Another issue with the race, however, was that the 5K timing mats were on the wrong side of the road, so we clocked our “5K” split in at around 2.5 miles instead of 3.1. Womp womp. Therefore, my unofficial 5K time (according to my RunKeeping app) was 36 minutes and a few seconds — a PR based on my past 5Ks! Also unofficially, I beat my 5 mile time by almost 7 minutes! (1:03:0-something vs. 1:09:53 from the Navy 5 Miler!)

Mile 8
The harbor was beautiful, though the clock isn’t accurate for me, since I went through the gate 20 minutes after the gun.

After the first 5 miles, the race headed down into the actual National Harbor area. We did a huge loop around the harbor, and there was finally something pretty to look at, though this was the part of the race that really was incredibly hilly. In some ways, it worked to my advantage, because I was literally flying down some of the downhill slopes. However, the sadists who planned the course route also had the race end on an uphill stretch. WHO DOES THAT?! So I kind of died at the end. Also, there were a few parts of the race that were on rocky gravel and shells, which was kind of crummy. I walked most of those parts, but if I had been running fast, I can envision me biting it pretty bad on a stray rock, haha. You should all be proud of me though — all together, I’d say that I ran about 75% of this race, which is crazy since I didn’t think I’d be able to run even half of it!

At the last .3 miles, Jenny came back and forced me to run the end, something for which I simultaneously cursed her and thanked her for. As is always my goal, I managed to sprint the very last stretch, finishing strong with a time of 2:01:48! And I didn’t even puke!

RAWR

I ended up with an average pace of 13:05, which is actually much better than I anticipated given my frequent walking breaks. After forcing Jenny to take many pictures of my sweaty self, we crawled over to the tents housing the chocolate fondue and hot chocolate. Here is where I will give the race organizers props again. Even though the tents were cruelly far away from the finish line, we didn’t have to wait in a single line for our chocolate, and they looked like they really did have enough for everyone (I mean, let’s face it, I definitely finished on the tail-end of the race, and there was still plenty of chocolate.)

Will Run for Chocolate

Plus, it was DELICIOUS. It kind of messed with my stomach a little, since the last thing I had eaten was a slice of apple spice bread at 6 AM, but the pretzel stick dipped in melted Ghirardelli? OMFG. Amazing.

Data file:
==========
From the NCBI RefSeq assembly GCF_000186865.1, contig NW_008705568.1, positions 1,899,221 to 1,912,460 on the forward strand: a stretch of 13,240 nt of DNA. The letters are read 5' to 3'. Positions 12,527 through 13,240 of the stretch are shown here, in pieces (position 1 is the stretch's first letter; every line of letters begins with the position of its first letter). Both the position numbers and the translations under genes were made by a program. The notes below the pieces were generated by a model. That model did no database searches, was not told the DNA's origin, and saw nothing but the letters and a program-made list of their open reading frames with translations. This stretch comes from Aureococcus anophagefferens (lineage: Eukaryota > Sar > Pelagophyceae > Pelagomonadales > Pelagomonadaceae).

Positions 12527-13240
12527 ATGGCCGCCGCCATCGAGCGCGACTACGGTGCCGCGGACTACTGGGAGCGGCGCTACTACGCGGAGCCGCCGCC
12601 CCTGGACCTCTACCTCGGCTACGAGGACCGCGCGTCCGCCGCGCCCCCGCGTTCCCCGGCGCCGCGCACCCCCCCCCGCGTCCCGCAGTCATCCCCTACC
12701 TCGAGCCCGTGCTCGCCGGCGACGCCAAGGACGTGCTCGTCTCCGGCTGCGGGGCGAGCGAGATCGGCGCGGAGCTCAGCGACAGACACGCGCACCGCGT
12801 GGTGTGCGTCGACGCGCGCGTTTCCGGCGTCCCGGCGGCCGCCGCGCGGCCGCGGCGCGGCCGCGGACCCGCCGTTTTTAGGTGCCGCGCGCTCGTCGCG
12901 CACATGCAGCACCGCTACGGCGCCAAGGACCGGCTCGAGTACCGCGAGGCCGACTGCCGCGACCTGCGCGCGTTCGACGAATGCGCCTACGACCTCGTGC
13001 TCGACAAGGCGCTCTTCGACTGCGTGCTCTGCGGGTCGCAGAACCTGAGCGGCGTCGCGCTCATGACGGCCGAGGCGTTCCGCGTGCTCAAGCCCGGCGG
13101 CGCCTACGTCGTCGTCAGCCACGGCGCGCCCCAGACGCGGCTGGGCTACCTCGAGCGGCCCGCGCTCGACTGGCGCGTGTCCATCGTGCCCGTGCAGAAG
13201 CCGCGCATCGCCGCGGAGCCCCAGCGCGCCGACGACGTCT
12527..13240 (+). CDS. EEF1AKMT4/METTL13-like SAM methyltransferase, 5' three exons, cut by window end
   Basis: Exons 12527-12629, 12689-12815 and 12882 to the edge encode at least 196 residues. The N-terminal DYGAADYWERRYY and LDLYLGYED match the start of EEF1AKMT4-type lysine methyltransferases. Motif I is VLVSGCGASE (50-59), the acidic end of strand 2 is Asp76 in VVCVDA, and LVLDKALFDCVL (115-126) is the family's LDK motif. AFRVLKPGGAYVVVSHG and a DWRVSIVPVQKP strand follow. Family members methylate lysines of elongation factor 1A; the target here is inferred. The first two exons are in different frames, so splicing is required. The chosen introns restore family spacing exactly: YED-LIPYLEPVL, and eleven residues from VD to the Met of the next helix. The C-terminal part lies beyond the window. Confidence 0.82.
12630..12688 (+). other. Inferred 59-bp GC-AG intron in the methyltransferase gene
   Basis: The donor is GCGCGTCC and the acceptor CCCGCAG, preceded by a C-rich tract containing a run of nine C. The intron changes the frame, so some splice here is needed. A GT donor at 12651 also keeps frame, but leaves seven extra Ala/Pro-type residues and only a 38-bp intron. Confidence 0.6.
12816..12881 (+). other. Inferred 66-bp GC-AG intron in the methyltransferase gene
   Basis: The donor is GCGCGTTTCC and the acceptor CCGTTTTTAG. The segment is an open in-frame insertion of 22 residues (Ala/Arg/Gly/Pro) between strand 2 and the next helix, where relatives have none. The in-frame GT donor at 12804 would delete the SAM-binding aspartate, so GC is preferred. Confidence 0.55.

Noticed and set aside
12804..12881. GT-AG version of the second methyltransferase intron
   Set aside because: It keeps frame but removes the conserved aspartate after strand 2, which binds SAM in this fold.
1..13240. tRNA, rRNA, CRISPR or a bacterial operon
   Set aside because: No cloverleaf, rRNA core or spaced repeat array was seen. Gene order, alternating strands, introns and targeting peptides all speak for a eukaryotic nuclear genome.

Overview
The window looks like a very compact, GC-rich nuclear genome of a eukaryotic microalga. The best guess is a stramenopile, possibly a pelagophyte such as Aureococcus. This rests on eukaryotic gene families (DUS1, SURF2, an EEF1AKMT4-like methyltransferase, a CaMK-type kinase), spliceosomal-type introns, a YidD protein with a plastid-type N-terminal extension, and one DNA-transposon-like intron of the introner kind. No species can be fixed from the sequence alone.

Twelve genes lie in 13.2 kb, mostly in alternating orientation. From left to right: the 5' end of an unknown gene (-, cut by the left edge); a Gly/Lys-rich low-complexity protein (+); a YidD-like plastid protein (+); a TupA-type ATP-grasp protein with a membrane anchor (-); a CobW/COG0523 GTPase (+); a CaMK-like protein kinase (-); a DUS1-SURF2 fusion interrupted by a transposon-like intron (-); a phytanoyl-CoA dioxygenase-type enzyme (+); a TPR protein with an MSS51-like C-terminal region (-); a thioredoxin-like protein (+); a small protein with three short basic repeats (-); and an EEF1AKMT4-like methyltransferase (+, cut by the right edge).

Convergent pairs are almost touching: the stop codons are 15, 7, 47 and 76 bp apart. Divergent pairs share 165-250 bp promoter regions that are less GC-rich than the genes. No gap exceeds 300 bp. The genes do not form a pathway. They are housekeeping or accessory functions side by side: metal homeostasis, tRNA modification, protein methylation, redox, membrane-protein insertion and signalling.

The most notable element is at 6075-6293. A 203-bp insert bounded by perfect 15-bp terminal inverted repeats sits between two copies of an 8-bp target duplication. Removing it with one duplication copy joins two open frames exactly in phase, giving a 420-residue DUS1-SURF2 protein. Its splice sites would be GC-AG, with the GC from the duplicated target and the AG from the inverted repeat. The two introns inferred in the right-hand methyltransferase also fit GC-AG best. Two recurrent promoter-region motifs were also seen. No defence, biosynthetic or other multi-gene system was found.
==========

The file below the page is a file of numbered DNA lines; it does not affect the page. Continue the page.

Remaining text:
Reward
With a face this red, I deserved my chocolate.

So yes, there were plenty of problems with the race from a logistical standpoint, but other than the huge delay, I wasn’t really that affected by them. I just feel so bad for those that got to the race site earlier than we did. The race communications originally had told us to be on a shuttle from the parking site no later than 6:45 AM. We value sleeping too much to actually listen, but if we had then we would have been waiting for ANOTHER hour. My honest opinion is simply that RAM Racing oversold the race. It really should have been capped at half the amount of runners. National Harbor just isn’t made for having so many people trying to get in all at once — there’s really only one way to drive there, and it isn’t metro accessible. That said, I am really proud of myself, so in spite of all the issues, I’m definitely glad I did it. I mean, I finished 9.3 miles. NINE MILES!! AHHHH!

Okay, and just so every single photo in this post isn’t of me being gross and sweaty, here are some pictures of me hamming it up before my company’s holiday party last night. (Hooray for vanity!) Not sure where I got the energy to go considering what I had accomplished only hours earlier, but I guess that’s what they call rallying, eh?

ANTM Work Hard, Play Hard

The party was at the Air & Space Museum in Chantilly! You know, because one grown-up event at a museum this week simply wasn’t enough, hehe.

Survivor Heels

I think I deserve extra credit for being able to put on heels after the race! Of course, the soreness didn’t really hit me until this morning. As in, it has never been more painful to go from my bed to the bathroom and back. ‘Cause that’s about all I’ve managed so far.

Worth it.